It Was a Good Day: An Analysis

Nostalgia.

I heard this song, a song I haven’t heard since I was on the streets of San Andreas years ago. People say that rap is ultimately a form of poetry and I think this song is a clear example of that. I looked for breakdowns of it online to no avail and thus, here we have Ice Cube’s “It was a good day”: The analysis. It shall be split into three parts: The song, the story and it’s conclusion.

We see Ice Cube, the story teller, with a simple premise. What is a good day? By analysing this, I aim to find out if Ice Cube’s definition of a “good day” is an ideal, or a convoluted daydream.

 

The Song

Play this:

Ten seconds into the song, it’s pretty obvious. The music itself feels calm. It seeps into one ear and out the other. It feels. It draws and pulls back. This, literally, could soundtrack a good day.

 

The Story

Ice Cube is a certified MC. People that judge him off his film career undervalue this tremendously. He wrote half of N.W.A’s seminal Straight Outta Compton. His debut album, after leaving N.W.A, was certified platinum two months in. Snoop Dogg named him in the top three rappers of all time (then again Snoop himself was number three). His skill as a rapper as undeniable.

First, listen to the song. Second, watch the video. Since you probably haven’t done any of these two things, I’ll break down the themes in the song highlighting what, Ice Cube believes, makes a good day.

i. Peace

Peace, in a conventional sense, refers to a state of democracy, financial stability, a lack of war. Ice Cube, at the time of the song, is a young adult. These issues, while being important, do not directly affect his life in South Central Los Angeles. Thus, the peace he refers to is literal. Quiet. Calm. Serenity. A good breakfast.

No barking from the dog, no smog
And Momma cooked a breakfast with no hog

I got my grub on, but didn’t pig out

To Ice Cube, peace also refers to assurance. The life he lives isn’t 8 – 5. There is no distinct start nor distinct finish. His life is an unending game of Russian roulette. Will he be shot today? Or tomorrow? Peace to him is as simple as going back home alive.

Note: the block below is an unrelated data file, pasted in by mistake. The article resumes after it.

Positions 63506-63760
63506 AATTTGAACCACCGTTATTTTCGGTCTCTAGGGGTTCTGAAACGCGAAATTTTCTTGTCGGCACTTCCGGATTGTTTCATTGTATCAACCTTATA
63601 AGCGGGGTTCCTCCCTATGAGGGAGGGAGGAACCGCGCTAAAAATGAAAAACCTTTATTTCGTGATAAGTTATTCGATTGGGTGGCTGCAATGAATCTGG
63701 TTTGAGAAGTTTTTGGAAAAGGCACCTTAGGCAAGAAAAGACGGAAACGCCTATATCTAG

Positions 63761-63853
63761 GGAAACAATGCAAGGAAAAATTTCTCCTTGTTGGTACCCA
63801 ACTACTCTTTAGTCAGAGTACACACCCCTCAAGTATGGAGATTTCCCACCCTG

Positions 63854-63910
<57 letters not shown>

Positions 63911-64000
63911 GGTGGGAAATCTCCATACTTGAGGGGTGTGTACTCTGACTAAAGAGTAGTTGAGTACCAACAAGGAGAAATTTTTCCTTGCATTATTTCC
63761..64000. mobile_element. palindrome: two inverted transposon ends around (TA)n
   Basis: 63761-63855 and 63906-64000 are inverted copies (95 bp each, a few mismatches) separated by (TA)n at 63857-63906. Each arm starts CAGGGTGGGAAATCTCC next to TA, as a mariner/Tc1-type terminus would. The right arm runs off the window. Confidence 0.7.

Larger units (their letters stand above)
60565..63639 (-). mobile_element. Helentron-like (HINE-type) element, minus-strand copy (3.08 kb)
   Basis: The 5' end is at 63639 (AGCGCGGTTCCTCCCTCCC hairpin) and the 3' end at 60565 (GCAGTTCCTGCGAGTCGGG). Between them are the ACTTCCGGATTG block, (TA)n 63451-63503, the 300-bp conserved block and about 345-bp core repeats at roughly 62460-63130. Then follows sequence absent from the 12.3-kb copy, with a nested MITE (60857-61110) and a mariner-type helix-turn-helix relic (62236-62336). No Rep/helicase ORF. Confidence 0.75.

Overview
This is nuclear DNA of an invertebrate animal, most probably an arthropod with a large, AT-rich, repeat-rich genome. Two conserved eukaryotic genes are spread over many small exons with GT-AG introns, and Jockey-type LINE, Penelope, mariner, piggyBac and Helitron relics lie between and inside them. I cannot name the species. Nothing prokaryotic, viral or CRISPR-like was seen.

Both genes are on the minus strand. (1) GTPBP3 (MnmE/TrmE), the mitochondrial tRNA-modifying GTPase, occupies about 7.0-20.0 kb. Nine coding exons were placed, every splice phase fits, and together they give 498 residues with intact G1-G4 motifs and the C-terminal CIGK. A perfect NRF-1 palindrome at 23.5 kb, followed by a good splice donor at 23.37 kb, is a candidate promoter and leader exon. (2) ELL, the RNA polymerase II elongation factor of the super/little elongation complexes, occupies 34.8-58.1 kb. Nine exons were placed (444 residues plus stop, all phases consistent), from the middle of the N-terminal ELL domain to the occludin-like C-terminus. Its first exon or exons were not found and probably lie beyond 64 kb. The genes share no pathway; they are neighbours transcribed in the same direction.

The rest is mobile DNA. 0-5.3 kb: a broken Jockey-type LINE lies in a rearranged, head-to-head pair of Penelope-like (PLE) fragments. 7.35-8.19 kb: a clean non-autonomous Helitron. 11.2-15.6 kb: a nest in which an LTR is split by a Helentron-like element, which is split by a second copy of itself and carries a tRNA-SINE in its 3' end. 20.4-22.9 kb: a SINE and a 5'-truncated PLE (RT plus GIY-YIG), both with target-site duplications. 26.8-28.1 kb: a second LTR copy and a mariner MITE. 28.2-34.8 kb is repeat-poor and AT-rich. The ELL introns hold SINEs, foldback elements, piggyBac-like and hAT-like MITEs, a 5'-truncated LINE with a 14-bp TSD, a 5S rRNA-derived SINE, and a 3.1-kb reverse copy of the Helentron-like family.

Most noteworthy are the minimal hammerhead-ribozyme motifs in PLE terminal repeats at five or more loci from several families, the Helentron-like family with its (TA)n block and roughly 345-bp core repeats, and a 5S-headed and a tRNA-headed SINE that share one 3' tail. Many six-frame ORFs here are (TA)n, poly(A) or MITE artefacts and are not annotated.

Thinkin’, “Will I live another 24?”

ii. Friendship

This song is the 90’s equivalent of a daily vlog. If Ice Cube was an introvert, he’d shoot videos of his dog and tell us his thoughts on the new Attack on Titan episodes. However, what we can conclude from the song is that he is far from one. To him, meeting with friends is an essential part of a good day. He plays basketball with them, gambles at 12 in the morning, and they watching mindless television.

Called up the homies and I’m askin’ y’all
“Which park are y’all playin’ basketball?”
Get me on the court and I’m trouble

iii. Rush

From a personal perspective, I never want to leave home because everything outside it is unfamiliar. Driving to the mall risks panic attacks, forgotten wallets and no money to pay parking. I’m still not one for Cheap Thrills.

From Ice Cube’s perspective, an adrenaline rush is the perfect espresso to start your day with. Being still brings to satisfaction. He drives drunk, runs an intersection, anything to get his blood pumping. Do I condone this? No. But to Ice Cube, this is an important part of a good day.

Drunk as hell, but no throwin’ up
Half way home and my pager still blowin’ up

iv. Pride

The underlying theme of this song is pride. Ice Cube never explicitly mentions it but inklings of it can be found throughout the song.

He wins money gambling. The joy doesn’t come from getting paid but besting his friends.

I picked up the cash flow
Then we played bones, and I’m yellin’: “Domino!”

During a vivid, and if I may say articulately, described sexual encounter, Ice Cube makes it pretty clear of what he prides himself in.

Pulled out the jammy and killed the punani
And my dick runs deep, so deep
So deep put her ass to sleep

That night he drives home crossfaded through the clear streets of LA. Be it hallucinatory or his ego projecting through, he sees this in the night sky:

Even saw the lights of the Goodyear Blimp
And it read “Ice Cube’s a Pimp”

v. Safety

Ice Cube is a certified gangsta. Not just a gangster. But a gangsta. He wouldn’t hesitate to kill anyone that got in his way. That’s the life he lives. But underneath all this gang rivalry and false bravado rappers use to reinforce their ego’s, Ice Cube is human. Violence is a necessary evil in his life. Not a source of pride and joy. As much as he prides himself in being the hardcore gangsta that he is, he still craves the normalcy that we all do.

In the briefest yet most iconic line of this song, he says:

Today I didn’t even have to use my AK
I gotta say, it was a good day

 

The Conclusion

The actual date is disputed. People say that Ice Cube’s good day was on January 20 1992, others argue it on November 30 1998. People have analysed this and speculated using every possible detail from the song. From the weather to what time Fatburger closes. But I think we’re missing the point here. The song isn’t supposed to be about some grand public holiday that we as rap fans can appreciate. The song is an ideal. It’s what Ice Cube inspired for a good day to is. In 2015, 23 years later, he tells us that the song isn’t a journal entry. It’s totally fictional. The life Ice Cube lived meant he had to use his AK everyday. Underneath it’s warm tones and catchy lines this is a song about the life Ice Cube wished he could live. And its as simple as hanging with his friends, playing basketball and being intimate with his girlfriend.

Does Ice Cube describe your idea of a good day?

 

Ps: After writing this I realized that something similar was talked about in the movie “Dope” so this it totally not plagiarism. Great movie, by the way.

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